I am a freelance writer specialising mainly in health and education and living in Staffordshire. Find me on Linked In
The Ultimate Good v Evil Struggle In Superb New Play
The very essence of Robert Louis Stevenson's dark psychological horror story is brought wonderfully to the live theatre in this new stage adaptation of the writer's original novel. With a cast of just four, albeit very talented, actors, Blackeyed Theatre are able to get to the very core of the struggle between good and evil that is encapsulated in the tragic guise of the good Dr Henry Jekyll and the brutal alter ego, Edward Hyde, that he inadvertently creates.
Jack Bannell as scientist Dr Henry Jekyll. Credit Alex-Harvey Brown
The Strange Case of Dr Jekyll and Mr Hyde, while clearly based on Stevenson's original book, has been superbly adapted for the stage by Nick Lane, who concentrates almost as much on the relationship between Dr Jekyll and music hall singer Eleanor O'Donnell - who marries his best friend - as he does Jekyll's elusive search for the scientific breakthrough that he hopes will enable him to fully understand the human mind and all its flaws. Blackeyed Theatre's splendid production, which is also directed by Mr Lane, certainly loses nothing of the dark foreboding and violent terror of the original story or any of the film or television adaptations that preceded it.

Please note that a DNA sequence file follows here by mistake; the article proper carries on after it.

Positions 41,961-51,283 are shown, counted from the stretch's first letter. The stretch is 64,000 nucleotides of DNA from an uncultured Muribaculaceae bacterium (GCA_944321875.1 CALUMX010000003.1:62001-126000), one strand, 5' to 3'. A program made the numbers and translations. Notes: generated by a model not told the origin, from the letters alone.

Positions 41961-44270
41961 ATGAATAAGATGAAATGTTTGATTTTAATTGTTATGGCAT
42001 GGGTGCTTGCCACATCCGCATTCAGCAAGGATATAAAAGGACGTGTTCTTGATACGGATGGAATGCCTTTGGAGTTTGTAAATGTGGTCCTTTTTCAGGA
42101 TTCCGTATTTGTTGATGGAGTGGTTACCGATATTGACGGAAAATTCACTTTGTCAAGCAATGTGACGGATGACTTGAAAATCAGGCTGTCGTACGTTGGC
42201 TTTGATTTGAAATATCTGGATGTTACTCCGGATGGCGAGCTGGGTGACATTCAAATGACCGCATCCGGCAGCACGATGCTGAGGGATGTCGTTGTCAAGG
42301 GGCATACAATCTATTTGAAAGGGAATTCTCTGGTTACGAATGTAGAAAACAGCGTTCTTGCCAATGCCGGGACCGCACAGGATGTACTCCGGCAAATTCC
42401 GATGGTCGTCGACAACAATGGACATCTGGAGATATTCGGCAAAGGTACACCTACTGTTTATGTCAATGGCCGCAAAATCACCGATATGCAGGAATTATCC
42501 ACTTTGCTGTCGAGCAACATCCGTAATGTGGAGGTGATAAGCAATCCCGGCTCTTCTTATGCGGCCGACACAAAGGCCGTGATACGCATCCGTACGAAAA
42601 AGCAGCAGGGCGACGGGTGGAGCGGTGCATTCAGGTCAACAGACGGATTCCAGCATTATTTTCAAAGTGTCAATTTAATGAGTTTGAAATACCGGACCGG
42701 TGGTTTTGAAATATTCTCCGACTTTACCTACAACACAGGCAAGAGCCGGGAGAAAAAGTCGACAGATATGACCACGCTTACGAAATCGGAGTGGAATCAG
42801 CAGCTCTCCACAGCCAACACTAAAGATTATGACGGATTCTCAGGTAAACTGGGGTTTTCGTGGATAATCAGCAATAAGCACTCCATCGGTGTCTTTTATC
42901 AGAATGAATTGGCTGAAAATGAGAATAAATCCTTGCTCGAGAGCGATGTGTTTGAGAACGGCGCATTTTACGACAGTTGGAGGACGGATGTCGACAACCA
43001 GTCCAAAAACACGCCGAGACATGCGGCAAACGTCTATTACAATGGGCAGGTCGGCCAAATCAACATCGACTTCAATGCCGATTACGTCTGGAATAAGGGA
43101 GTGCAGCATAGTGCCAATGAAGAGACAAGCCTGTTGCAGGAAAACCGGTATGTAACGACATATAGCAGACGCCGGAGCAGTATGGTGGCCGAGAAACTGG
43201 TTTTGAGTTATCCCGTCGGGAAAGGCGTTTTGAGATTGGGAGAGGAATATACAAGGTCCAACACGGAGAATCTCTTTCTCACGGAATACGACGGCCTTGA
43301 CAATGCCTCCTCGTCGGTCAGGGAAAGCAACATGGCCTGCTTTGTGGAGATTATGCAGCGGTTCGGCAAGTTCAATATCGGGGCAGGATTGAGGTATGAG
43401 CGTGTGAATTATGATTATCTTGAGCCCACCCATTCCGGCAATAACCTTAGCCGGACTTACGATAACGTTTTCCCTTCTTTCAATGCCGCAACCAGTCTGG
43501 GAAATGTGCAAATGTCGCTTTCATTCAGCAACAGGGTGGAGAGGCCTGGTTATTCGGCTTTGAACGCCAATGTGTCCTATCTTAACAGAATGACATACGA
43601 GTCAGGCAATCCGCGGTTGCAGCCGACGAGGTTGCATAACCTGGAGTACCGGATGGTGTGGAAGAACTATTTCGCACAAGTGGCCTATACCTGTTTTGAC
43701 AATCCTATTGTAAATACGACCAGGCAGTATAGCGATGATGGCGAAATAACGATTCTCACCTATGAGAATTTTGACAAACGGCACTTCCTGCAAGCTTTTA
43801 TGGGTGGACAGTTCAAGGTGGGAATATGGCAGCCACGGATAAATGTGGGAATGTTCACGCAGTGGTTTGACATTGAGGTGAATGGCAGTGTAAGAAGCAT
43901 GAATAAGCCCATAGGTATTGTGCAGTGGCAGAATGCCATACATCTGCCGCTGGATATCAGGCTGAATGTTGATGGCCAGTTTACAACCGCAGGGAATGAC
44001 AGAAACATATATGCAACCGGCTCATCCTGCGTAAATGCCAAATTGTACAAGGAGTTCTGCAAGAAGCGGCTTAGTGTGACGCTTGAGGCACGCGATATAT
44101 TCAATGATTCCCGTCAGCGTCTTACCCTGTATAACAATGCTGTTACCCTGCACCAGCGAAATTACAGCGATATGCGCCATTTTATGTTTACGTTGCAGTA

Dr Jekyll is tormented by the evil monster within. Credit Alex Harvey-Brown
The Strange Case of Dr Jekyll and Mr Hyde, which is being performed at the Lichfield Garrick theatre on November 13 and 14, opens at a period, in 1895 to be precise, when Edward Hyde has already been unleashed by Dr Jekyll's decision to experiment on himself. Jekyll feels he is close to the brand new world of medical science that he describes as 'neurochemistry'. But when his good friend and colleague, Dr Lanyon, threatens to expose the unethical nature of Jekyll's work, he is forced to speed up his research and experiment on himself, whereupon things go disastrously wrong and the brutal Mr Hyde, with no conscience or sense of right and wrong to constrain him, is suddenly unleashed. The story then goes back 11 years to the time of Dr Jekyll's continuing obsessive research.
Paige Round as Eleanor and Jack Bannell as Mr Hyde. Credit Alex Harvey-Brown
The excellent set convincingly conveys the fog-bound streets of 19th century London and the various locations, in particular, Dr Jekyll's home and laboratory. The contrasting roles of Jekyll and Mr Hyde are played equally outstandingly by Jack Bannell, whose acting talents mean he is well able to transform from good doctor to murderous brute, and back again, without any change of costume or use of facial make-up. And those changes become ever more frequent as Mr Hyde grows ever stronger while, in turn, Jekyll struggles to control the beast within. Opposite both Jekyll and Hyde is the excellent Paige Round, who gives an excellent performance as Eleanor, who gradually falls in love with Dr Jekyll. She also appears seamlessly in a number of other guises, while the same accolades are also due to Ashley Sean-Cook, who mainly features as Dr Lanyon, and Zach Lee, whose main role is that of the lawyer, Gabriel Utterson, who tries to unravel the mystery of Edward Hyde and the hold he seemingly has on his client, Dr Jekyll.
Ashley Sean-Cook as Dr Hastings Lanyon. Credit Alex Harvey-Brown
The Strange Case of Dr Jekyll and Mr Hyde continues at the Lichfield Garrick theatre on November 14. Tickets priced £18 for adults and £14.50 for concessions and students are available online at www.lichfieldgarrick.com or by calling the box office on 01543 412121.